The scene remains a awkward interruption. For while we are talking about the chief priests and elders who lead Jesus to Pilate, we suddenly find them in the middle of the temple, collecting silver coins. It is understandable that Matthew did not mean to say that this scene took place exactly at that time, and that to have moved this scene after the resurrection would have broken the whole atmosphere. By inserting it here, Matthew introduces an interesting contrast between Peter's reaction after his denial and Judas' reaction after his betrayal.

    1. Judas and the Price of Innocent Blood (27: 3-5)

      1. Judas' change of outlook

        Matthew now no longer speaks of Judas as one of the Twelve, but as the one who handed Jesus over. He writes: "having seen that he was judged against"; this "having seen" does not mean that he was in the palace of the high priest, but that he "learned" of his condemnation. Now, how do we interpret his change of outlook?

        Matthew uses the verb metamelesthai, which we have translated as: "having changed with remorse". The verb usually means: to have a different feeling towards, to change one's concern. In the Old Testament it implies a change that is unacceptable to God (Exodus 13:17 where God wants to prevent people from changing their minds and not coming out of Egypt). Usually repentance or conversion in the New Testament is expressed by metanoein. Two other of the four uses of the word are found in Mt 21:29.32 in the parable of the father and his two sons where one changes his mind and decides to obey his father. It is difficult to see this as sincere repentance or a simple awareness of duty. Thus, one may wonder whether there is in Judas a transformation of his heart to the point of believing in Jesus now, or simply a regret of the consequences of his action, consequences he had not foreseen. The latter is unlikely, for he had heard Jesus' predictions and, by going to the high priests, he must have known their decision.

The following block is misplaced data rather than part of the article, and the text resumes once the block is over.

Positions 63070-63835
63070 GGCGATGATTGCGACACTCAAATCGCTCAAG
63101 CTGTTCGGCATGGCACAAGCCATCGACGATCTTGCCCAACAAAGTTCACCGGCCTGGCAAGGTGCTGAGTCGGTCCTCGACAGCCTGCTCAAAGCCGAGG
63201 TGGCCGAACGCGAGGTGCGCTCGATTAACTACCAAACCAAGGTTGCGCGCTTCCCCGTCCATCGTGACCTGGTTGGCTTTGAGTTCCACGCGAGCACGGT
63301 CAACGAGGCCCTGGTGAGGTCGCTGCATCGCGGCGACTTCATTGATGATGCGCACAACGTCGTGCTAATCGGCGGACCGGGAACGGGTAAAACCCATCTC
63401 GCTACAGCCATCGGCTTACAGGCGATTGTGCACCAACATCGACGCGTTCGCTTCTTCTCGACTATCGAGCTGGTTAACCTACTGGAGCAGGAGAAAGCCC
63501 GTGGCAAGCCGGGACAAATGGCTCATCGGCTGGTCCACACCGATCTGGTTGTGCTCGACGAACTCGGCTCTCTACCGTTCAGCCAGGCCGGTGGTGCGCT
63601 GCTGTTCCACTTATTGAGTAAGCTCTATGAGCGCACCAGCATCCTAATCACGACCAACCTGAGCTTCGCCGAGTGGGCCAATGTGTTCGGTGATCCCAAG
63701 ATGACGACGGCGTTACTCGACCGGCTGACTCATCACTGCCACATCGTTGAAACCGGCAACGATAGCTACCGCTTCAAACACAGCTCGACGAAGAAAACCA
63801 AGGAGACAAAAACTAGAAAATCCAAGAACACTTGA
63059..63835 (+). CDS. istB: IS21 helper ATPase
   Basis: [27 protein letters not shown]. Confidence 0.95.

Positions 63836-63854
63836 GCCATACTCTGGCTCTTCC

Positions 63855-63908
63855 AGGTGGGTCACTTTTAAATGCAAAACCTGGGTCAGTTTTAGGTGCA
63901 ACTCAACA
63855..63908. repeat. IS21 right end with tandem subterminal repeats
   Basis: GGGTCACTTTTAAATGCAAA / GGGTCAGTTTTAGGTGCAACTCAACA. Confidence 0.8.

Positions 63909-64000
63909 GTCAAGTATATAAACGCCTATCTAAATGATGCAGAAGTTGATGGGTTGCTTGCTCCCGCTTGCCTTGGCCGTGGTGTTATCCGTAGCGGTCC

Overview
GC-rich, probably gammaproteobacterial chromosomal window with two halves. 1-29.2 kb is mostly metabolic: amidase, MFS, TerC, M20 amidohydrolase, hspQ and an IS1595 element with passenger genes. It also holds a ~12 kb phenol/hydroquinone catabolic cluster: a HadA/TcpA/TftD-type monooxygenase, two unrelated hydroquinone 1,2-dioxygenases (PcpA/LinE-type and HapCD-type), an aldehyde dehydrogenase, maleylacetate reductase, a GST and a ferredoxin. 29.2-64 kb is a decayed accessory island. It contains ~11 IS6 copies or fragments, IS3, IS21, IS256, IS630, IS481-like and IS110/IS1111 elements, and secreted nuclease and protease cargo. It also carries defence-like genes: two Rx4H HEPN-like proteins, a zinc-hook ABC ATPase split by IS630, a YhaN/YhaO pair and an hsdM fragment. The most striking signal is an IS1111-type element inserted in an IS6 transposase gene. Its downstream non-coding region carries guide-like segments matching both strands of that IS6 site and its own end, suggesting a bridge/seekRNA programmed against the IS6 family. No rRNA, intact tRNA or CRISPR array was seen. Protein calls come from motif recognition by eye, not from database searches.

2. The thirty pieces of silver

        To express Judas' remorse, Matthew tells us that he brought back the thirty pieces of silver (argyrion, plural). This is an echo of Zechariah 11:12-13 (LXX) which has the word argyreos, a contracted form of the same word. The evangelist's term argyrion is not precise. But if we rely on Papyrus 114 (Discoveries in the Judean Desert, 2.240-243), the argyrion of Tyre refers to a sum consisting of staters and denarii. And the Hebrew shekel often refers to the drachma or the greater sum of the stater. Thus, if Matthew was thinking of thirty shekels of silver, this sum represents the cost of serious wounds inflicted on a slave according to Exodus 21:32, and the cost of buying a field according to Jeremiah 32:9. (On money in the Bible, see the Glossary)

      3. "I sinned in having given over innocent blood"

        Although the sentence confirms Jesus' innocence, the emphasis is not on Jesus' fate or Judas' lack of loyalty to his master, but rather on his guilt and responsibility for the death of an innocent man. Matthew associates Judas with all those Jews who shed innocent blood on earth, "from the blood of the innocent Abel to the blood of Zechariah, son of Barachi" (Matt 23:34-35), and Jesus is one of those righteous innocents.

      4. Evaluation of Judas' behavior

        Several biblical scholars have tried to defend Judas, explaining that he considered Jesus' claims as blasphemy, or that he received forgiveness through the Eucharistic cup at the last supper, or that his repentance in the present scene is sincere. All these interpretations are contradicted by Matthew's statement: "woe to that one by whom the Son of Man is betrayed! It would have been better for that one not to have been born" (26: 24).

        Let us compare the figure of Peter and Judas. The latter does not say: "I have sinned" and he does not return to the servant woman to testify at last. Yet, in Christian tradition, Judas will be considered unforgiven. Why is this? Peter was not responsible for the death of Jesus, but Judas was. In the Jewish world this is an unforgivable horror:

        • "But know that if you destroy me, you will bring innocent blood upon yourselves, upon this city, and upon those who dwell in it" (Jer 26:15);
        • "They shed innocent blood ... and the land was profaned with blood" (Ps 106:38-39);
        • "And also for the innocent blood he shed, flooding Jerusalem with innocent blood. Yahweh would not forgive" (2 Kings 24:4);
        • "But you will take away all innocent bloodshed from among you, if you will do what is right in the eyes of Yahweh" (Deut 21:9);
        • "Cursed be he who accepts a gift to kill an innocent life" (Deut 27:25).

        In Matthew's theology, Judas did something so hateful that no repentance can do anything about it. And for our contemporary mentality, the very fact that Judas did not return to Jesus, who forgave so much, shows that his remorse was not a return to faith.

      5. The High Priest behavior and Judas' reaction